As England raced out to a 6-0 lead against Malaysia in a couple of minutes yesterday, a wag muttered: "what happens if they don't score?"
Rest easy, old son. Within moments it was 6-1, they'd doubled it by the end of the first quarter and finished a tough day with 16 goals. England, meanwhile, rattled up 99, the highest total of the world championships.
Wimbledon's court 1 is known as the graveyard, strewn as it is with the bodies of beaten favourites and champions.
This contest took place on the outer court 2. In similar vein, this is not the court of choice for the 16 teams, tucked away behind the show court, with its crowds, boisterous atmosphere and booming music. This is the place the players want to strut their stuff.
But unlike Wimbledon, there was more chance of finding a dog in a spacesuit outside the Trusts Stadium yesterday than England getting tipped over by the plucky but outclassed Malaysians on the back court.
It was a game which raised the point - what is the point of these games?
Just as rugby's World Cup had it's Portugals and Namibias, so netball's Botswanas and Malaysias are battling away, always facing mountains at the other end of the court.
But what of England? At the same time as the court 2 carnage was unfolding, the Silver Ferns were cleaning out Wales over on the other side of the temporary seating.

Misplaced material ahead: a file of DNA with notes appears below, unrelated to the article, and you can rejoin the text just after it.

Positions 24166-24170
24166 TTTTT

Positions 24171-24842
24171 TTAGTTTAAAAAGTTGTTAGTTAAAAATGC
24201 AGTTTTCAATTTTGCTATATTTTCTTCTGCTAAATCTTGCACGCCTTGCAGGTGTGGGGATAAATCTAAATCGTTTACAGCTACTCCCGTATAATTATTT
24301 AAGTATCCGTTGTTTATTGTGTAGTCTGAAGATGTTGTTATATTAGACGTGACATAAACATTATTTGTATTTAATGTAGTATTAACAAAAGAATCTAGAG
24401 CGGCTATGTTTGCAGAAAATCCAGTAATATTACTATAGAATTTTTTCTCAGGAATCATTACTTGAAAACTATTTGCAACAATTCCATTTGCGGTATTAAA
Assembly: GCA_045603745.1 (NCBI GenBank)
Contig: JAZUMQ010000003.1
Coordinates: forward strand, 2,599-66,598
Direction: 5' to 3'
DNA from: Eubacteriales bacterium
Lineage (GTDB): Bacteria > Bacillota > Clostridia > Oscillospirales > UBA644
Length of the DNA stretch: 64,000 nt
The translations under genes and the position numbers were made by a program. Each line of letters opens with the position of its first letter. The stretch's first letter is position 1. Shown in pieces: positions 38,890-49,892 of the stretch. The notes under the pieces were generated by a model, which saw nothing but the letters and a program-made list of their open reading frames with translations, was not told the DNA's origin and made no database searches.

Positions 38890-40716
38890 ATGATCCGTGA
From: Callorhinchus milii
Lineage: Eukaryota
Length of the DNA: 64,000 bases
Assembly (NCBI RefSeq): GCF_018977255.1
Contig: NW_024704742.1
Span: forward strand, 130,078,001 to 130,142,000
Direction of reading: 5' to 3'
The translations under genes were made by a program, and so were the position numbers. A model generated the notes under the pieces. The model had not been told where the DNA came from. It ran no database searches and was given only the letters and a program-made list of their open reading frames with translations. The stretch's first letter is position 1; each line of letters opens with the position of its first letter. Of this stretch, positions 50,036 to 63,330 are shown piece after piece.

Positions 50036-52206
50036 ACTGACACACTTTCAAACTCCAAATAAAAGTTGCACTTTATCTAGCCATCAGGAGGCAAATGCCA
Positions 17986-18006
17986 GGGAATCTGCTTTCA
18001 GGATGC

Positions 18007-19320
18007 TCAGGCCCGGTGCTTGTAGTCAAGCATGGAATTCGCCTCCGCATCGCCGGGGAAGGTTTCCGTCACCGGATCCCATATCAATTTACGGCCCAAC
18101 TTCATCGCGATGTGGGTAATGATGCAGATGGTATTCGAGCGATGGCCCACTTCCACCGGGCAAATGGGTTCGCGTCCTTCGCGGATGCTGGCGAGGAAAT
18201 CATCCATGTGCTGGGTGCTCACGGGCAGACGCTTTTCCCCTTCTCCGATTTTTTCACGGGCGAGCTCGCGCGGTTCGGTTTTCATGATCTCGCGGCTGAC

It's hard to get an accurate gauge on how the leading teams are really performing on days like yesterday. But England made the most of what was little more than a training run.
The defensive trio of goal keep Geva Mentor, goal defence Sonia Mkoloma and wing defence Ama Agbeze, and later captain Amanda Newton, were slick. Long limbs got them to a truckload of intercepts against smaller, less seasoned opponents. Shooters had plenty of chance to get their eye in.
England Netball have spent buckets getting up to the Formula One speed of world champions New Zealand and rivals Australia. The coming days will tell if it's been money well spent.
With a minute left, they needed four for the ton, and almost made it. Still Newton, 30 years young but whizzing about like a teenager, reckons things are coming together.
"Everybody's good, everybody's enjoying it," she said. "It's the best place to be at the world champs."
Even the hapless Malaysians, judging from their smiles, agreed, although they probably didn't risk a glance at the final scoreboard.